The beginning of January, at the end of his strength, he was relocated, at block 30, for the invalids, not far from the crematorium, doomed to die because no guinea pig was known to come out alive. He is waiting for his death. But he survived this Dantesque hell.


Amsterdam 2013
Dachau 2017

The camp was liberated on April 29, 1945 by the Americans. Clement Quentin is repatriated and weighs little less than 25 kilos. He is not yet 25, but describes himself as "an old man". He suffers from typhus and tuberculosis. Returned to France, he is treated by Dr. Bernou, president of French Phtisiologists. In May 1946, he went to the rest home of Giversac in Dôme, Dordogne. He can not return to work until 1947. He got married in 1948 with Monique. The return to normal life will be long. Anxiety attacks and nightmares are frequent and persistent, uptil 1972. Professionally, he starts from scratch. He has several trades before creating a poultry farm. Always animated by a spirit of solidarity, he will co-found the first poultry cooperative in France, in 1956, before becoming vice-president of the Federation of French poultry cooperatives.

Dachau is a cornerstone of his family history. Clément Quentin was always eager to share his experience. A torch taken over by his descendants, generation after generation. Two of his sons got involved: one as CRS and mountain guide, died on duty, the other, Serge, lieutenant-colonel of Gendarmerie, is vice-president of the French association of Dachau and member of the Executive Bureau of the CID. His grandson Wilfried, Sergeant of the Gendarmerie is flag bearer of the French association and the international committee of Dachau: "What he has transmitted to us, beyond the duty to remember, is to go forward, without complaining about the little hassles "(Wilfried). His grand daughter Sandra is active in the French association. His great-grandson Pierre-Antoine was in Dachau with him in 2010 at the commemoration ceremonies of the liberation of the camp. His great-granddaughter Irene went to Dachau for the first time in 2016.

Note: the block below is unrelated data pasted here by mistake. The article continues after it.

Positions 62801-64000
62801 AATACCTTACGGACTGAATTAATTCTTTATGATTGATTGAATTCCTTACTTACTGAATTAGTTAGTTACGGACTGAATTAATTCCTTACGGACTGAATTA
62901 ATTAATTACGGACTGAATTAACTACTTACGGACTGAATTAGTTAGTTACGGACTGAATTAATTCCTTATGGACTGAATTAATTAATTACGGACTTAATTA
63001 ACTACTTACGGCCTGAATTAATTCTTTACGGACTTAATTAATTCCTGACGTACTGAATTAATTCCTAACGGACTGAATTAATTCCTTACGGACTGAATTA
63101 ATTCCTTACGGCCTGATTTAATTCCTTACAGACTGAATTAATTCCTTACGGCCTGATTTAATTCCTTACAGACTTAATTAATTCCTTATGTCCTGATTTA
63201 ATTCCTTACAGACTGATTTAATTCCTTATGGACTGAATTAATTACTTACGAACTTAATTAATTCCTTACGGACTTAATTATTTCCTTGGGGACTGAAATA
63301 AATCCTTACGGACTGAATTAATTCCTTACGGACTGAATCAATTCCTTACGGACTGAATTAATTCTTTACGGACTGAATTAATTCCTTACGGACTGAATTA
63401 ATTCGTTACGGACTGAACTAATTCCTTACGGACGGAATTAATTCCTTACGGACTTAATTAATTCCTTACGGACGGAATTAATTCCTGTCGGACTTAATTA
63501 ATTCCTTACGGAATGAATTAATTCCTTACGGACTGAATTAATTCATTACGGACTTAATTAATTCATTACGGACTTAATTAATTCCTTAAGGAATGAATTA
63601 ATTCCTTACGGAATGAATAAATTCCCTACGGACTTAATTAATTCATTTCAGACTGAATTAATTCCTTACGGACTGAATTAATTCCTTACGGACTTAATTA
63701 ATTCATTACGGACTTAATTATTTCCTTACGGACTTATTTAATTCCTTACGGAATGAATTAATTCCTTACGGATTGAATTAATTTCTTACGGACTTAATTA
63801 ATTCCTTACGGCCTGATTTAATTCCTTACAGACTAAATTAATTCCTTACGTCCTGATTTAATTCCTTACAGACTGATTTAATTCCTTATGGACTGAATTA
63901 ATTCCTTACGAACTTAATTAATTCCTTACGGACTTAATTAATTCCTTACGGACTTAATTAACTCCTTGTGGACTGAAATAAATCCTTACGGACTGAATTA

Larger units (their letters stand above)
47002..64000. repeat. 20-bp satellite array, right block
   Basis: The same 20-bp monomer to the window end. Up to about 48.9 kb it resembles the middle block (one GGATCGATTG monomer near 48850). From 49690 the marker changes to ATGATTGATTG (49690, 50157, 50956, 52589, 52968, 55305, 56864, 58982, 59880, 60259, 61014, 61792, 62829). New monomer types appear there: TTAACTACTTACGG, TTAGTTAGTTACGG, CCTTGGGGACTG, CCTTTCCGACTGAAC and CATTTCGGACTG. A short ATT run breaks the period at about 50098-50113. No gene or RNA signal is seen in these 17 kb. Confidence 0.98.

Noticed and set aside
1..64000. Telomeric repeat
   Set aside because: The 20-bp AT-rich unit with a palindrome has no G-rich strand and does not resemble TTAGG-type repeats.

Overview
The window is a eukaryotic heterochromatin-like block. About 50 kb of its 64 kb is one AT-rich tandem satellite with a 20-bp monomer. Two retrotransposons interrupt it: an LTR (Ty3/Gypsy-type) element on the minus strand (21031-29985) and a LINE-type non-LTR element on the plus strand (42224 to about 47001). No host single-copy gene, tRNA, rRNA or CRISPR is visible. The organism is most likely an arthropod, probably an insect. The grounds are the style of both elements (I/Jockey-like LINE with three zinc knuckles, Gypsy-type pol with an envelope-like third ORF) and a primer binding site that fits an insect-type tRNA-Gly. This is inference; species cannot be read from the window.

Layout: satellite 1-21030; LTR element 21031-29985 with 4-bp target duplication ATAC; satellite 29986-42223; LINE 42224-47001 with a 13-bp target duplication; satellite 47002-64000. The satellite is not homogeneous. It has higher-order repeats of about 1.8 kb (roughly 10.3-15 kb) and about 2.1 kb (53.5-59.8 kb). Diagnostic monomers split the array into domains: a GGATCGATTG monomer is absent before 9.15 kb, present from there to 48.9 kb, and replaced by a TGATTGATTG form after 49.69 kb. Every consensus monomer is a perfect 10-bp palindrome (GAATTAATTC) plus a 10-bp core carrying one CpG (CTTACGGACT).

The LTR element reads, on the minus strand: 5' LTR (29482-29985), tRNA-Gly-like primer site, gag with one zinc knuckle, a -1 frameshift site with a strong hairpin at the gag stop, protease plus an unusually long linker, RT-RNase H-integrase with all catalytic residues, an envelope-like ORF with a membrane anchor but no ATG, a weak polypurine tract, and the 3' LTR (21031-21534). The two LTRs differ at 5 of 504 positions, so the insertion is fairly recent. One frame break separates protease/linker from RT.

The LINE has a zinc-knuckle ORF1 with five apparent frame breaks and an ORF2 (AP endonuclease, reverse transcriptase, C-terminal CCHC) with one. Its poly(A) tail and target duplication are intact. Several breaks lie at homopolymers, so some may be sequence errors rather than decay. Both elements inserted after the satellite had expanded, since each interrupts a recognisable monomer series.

Clément Quentin has made out of the passing on of his memories a guiding line of his whole life. Not only in the family but also for the young people. When he stopped his professional activities, he visited high-schools and colleges to share his commitment. It is estimated that he has met with  between 25 and 30,000 school children, says his son Serge.
On March 1, 2013, in front of an audience of nearly one hundred former members of the National Assembly, Clement Quentin recalled his journey as a member of the resistance  and a deportee and outlined how necessary it is not to forget that peace is fragile, that freedom is never won and "sleepers" are not always where we expect them to be. It was before the standing parliamentarians that he was awarded the medal of the National Assembly.
Last year, in September 2018, the city of Cholet named  a street after him in order to pay tribute to this exceptional man.

Let us recall the message of Clement published early 2013 in the newsletter of the French association:
" The spirit of resistance does not belong a particular category of citizens, it belongs to us all.
The struggle for the respect for human dignity must not weaken. (...) At the threshold of this third millennium, it is necessary to look at the century that has just ended, so that the events of the past will be present in the memory of the men and women who will tomorrow be in charge of the future, so that they can develop a more just and humane society, marked by justice and freedom, because freedom is a value of which we are aware only when we have lost it. I am optimistic, and I am sure that you, the young generations, will know how to maintain this flame of the Resistance and that you will not let it go out. "

Sylvie Graffard.

translation Cornel Lustig.